14. only over the last 10-12 years. assuming you have been watching the sport longer than that, you remember a time when that is something absolutely no one would do. back then, you didn't carry the puck with your head down, or stand 5 feet from the boards with your back to center ice. it's a different game these days, and my "back in my day" crap means next to nothing, but don't fool yourself into thinking the game is unplayable if forwards make sure they are safe in that situation. this is a new carelessness that you are advocating.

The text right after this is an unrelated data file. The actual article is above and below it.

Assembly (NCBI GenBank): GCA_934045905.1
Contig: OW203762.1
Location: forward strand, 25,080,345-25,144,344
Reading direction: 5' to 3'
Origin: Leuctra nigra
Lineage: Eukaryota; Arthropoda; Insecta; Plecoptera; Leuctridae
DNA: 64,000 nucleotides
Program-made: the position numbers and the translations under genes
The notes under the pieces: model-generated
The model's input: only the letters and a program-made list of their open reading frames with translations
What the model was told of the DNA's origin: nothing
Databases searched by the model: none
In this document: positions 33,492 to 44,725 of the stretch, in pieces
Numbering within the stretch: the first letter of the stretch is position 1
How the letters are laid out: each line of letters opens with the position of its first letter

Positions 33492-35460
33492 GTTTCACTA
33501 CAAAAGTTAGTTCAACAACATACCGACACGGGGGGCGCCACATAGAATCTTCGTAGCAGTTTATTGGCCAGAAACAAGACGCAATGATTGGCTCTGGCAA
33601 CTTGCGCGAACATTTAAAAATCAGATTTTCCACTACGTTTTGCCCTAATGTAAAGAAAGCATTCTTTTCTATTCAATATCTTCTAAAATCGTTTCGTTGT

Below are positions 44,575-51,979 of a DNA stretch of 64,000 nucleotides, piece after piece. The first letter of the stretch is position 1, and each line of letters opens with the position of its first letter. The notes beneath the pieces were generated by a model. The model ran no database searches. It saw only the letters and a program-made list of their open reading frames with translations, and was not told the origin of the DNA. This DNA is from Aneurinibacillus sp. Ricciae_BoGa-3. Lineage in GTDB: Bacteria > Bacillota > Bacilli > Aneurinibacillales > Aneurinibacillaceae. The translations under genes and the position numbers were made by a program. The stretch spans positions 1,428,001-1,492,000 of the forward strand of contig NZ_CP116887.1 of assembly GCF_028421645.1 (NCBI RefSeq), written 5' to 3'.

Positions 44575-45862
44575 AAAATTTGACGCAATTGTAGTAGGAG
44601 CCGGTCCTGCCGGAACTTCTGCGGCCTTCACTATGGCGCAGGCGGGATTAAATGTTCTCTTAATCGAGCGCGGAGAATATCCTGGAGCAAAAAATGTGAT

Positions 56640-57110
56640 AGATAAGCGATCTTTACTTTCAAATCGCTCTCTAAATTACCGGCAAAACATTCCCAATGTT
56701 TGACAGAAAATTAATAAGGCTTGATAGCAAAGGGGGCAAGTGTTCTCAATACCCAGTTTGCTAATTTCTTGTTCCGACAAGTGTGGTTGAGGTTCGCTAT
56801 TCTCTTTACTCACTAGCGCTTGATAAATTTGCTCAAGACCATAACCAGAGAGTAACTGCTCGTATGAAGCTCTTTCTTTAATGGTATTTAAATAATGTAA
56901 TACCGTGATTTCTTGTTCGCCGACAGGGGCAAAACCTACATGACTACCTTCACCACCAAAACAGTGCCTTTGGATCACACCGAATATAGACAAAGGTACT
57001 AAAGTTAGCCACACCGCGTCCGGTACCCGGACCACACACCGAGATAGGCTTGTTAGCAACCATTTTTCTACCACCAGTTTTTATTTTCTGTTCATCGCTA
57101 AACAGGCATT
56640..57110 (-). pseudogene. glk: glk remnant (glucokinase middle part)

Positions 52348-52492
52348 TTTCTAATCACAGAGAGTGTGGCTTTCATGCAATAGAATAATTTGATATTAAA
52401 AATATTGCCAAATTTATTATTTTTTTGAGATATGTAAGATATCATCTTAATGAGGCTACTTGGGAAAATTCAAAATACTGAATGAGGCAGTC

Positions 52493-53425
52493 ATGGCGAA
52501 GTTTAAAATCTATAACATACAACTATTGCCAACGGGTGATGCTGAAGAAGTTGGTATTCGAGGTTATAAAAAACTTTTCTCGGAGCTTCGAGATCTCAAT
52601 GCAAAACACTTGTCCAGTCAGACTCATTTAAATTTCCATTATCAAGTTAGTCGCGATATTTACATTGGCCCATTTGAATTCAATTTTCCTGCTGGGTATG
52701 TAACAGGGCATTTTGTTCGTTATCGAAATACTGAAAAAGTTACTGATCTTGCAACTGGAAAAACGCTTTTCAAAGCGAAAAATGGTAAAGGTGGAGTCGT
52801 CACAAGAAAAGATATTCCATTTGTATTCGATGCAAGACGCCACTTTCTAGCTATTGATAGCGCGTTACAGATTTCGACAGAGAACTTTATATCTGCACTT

15. thank you for providing a perfect example of the attitude i'm talking about. you actually, literally and directly object to the idea that gostisbehere should have to be concerned about his own safety. in fact, you find it to be total bullsh t. i can't even get my head around how dangerous that attitude is. again, both for the players and the game. you think gostisbehere should have been uncheckable due to his position on the ice and the direction he was facing. more frighteningly, you think he ought to FEEL uncheckable there, he shouldn't have to worry. it's total bullsh t if he does, even. gostisbehere absolutely could have played that puck and NOT put himself in that kind of deadly position. rather than throwing on the brakes, he could have cut back into the flyers zone and circled behind giroux. it would have re-set the breakout, but he'd still have the puck. and wouldn't have eaten the boards. it is how players handled that situation for many decades before people decided players shouldn't have to be afraid of being hit when they weren't ready. back when it was expected that a player would keep his own safety high on his list of priorities, no way anyone stops like that, not there, not in that situation. you represent a newer, more gentle vision of the game that places all player safety responsibility on the adversary. tells the players they don't need to look both ways, it's up to the oncoming traffic to keep them safe. and then can't figure out why players are getting hit by trucks. i don't get it, and it won't end well for anyone.